abstract = "PURPOSE: Age at prostate cancer diagnosis has been positively associated with prostate cancer specific mortality and in men on active surveillance with a higher risk of biopsy grade reclassification to Gleason score 3 + 4 or greater (Grade Group 2 or greater). However, to our knowledge the association between age and biopsy grade reclassification to an aggressive phenotype (Gleason score 4 + 3 or greater [Grade Group 3 or greater]) has not been explored. MATERIALS AND METHODS: From 1995 to 2016 we followed 1,625 men 41 to 81 years old with NCCN{\circledR} (National Comprehensive Cancer Network{\circledR}) very low (68{\%}) or low (32{\%}) risk prostate cancer on active surveillance. We determined the rate of biopsy grade reclassification to Grade Group 3 or greater. Competing risk analysis was applied to evaluate the association between age at enrollment and the risk of biopsy grade reclassification. Additionally, in men who underwent radical prostatectomy after biopsy grade reclassification we assessed the rate of radical prostatectomy grade reclassification (ie radical prostatectomy Grade Group greater than biopsy Grade Group). RESULTS: The 5-year incidence of biopsy grade reclassification to Grade Group 3 or greater was 4{\%}, 7{\%} and 14{\%} in men younger than 60, 60 to 69 and 70 years old or older, respectively (p <0.001). On univariate analysis older age was associated with biopsy grade reclassification to Grade Group 3 or greater (per 10-year increase HR 2.43, p <0.001). On multivariable analysis adjusting for year of diagnosis, race, prostate specific antigen density and cancer volume at diagnosis older age remained associated with biopsy grade reclassification to Grade Group 3 or greater (per 10-year increase HR 2.19, p <0.001). In men who underwent radical prostatectomy after biopsy grade reclassification those who were older had a higher rate of radical prostatectomy grade reclassification (p <0.05). CONCLUSIONS: In men on active surveillance older age at diagnosis was positively associated with biopsy grade reclassification to Grade Group 3 or greater and radical prostatectomy grade reclassification. These observations imply that for many older men, active surveillance as opposed to watchful waiting remains a more appropriate management strategy.",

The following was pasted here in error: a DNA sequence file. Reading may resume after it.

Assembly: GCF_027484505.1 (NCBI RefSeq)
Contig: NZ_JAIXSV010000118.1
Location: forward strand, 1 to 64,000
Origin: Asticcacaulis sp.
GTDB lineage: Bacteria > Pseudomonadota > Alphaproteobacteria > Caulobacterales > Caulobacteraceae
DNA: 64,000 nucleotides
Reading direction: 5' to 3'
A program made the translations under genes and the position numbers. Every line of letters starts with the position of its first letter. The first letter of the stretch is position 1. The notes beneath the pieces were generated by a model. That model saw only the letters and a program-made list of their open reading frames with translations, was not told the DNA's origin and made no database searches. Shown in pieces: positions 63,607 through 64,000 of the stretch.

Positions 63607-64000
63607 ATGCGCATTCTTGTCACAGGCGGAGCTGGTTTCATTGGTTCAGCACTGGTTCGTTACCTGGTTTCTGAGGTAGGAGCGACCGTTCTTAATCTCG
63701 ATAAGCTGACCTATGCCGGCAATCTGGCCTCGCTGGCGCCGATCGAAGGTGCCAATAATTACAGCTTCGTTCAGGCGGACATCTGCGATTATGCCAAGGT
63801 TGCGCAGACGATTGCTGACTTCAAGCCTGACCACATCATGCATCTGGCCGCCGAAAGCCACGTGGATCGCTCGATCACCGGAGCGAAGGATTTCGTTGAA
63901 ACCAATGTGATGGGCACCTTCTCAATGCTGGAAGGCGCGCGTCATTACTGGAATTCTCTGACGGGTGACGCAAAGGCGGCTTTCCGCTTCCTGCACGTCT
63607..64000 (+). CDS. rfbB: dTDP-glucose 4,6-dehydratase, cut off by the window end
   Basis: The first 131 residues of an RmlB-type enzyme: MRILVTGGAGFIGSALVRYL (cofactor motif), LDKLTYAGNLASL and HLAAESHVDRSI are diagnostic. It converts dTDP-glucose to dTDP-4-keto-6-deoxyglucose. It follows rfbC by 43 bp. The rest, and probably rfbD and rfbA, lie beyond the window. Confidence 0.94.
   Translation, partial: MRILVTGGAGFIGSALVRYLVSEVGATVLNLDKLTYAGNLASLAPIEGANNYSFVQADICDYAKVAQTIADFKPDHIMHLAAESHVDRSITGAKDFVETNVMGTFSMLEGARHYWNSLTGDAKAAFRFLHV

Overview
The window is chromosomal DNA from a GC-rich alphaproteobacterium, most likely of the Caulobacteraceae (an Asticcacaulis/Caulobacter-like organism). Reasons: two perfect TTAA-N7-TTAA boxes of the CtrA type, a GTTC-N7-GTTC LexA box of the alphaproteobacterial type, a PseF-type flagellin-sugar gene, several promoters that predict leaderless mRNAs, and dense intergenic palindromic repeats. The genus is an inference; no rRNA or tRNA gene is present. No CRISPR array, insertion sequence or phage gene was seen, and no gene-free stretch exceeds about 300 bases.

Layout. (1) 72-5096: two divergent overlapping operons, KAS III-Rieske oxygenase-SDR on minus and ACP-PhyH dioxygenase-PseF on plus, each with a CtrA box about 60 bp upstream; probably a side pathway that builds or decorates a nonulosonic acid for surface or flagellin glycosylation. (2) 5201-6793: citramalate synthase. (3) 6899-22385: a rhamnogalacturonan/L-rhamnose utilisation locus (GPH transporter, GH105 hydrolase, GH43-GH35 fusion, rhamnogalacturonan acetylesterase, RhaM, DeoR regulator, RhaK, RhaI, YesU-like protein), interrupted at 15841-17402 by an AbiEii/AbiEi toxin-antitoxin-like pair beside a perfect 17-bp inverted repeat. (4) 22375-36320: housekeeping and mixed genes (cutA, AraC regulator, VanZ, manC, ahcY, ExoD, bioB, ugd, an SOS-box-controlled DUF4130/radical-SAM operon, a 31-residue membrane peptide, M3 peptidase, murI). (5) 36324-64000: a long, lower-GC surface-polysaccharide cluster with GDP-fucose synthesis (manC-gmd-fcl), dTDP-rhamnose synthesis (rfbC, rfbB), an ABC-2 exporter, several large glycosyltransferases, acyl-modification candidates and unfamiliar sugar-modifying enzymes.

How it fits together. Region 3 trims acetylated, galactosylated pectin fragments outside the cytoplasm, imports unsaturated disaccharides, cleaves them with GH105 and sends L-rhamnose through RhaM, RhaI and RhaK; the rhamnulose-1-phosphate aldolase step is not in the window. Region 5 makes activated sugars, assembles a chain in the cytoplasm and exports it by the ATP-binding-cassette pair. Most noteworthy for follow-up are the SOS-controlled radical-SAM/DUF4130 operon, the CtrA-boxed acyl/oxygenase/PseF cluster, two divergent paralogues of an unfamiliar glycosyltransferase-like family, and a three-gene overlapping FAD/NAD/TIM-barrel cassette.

author = "Druskin, {Sasha C.} and Mufaddal Mamawala and Tosoian, {Jeffrey J.} and Epstein, {Jonathan Ira} and Christian Pavlovich and Carter, {H Ballentine} and Bruce Trock",
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T1 - Older Age Predicts Biopsy and Radical Prostatectomy Grade Reclassification to Aggressive Prostate Cancer in Men on Active Surveillance

AU - Druskin, Sasha C.

AU - Mamawala, Mufaddal

AU - Tosoian, Jeffrey J.

AU - Epstein, Jonathan Ira

AU - Pavlovich, Christian

AU - Carter, H Ballentine

AU - Trock, Bruce

PY - 2019/1/1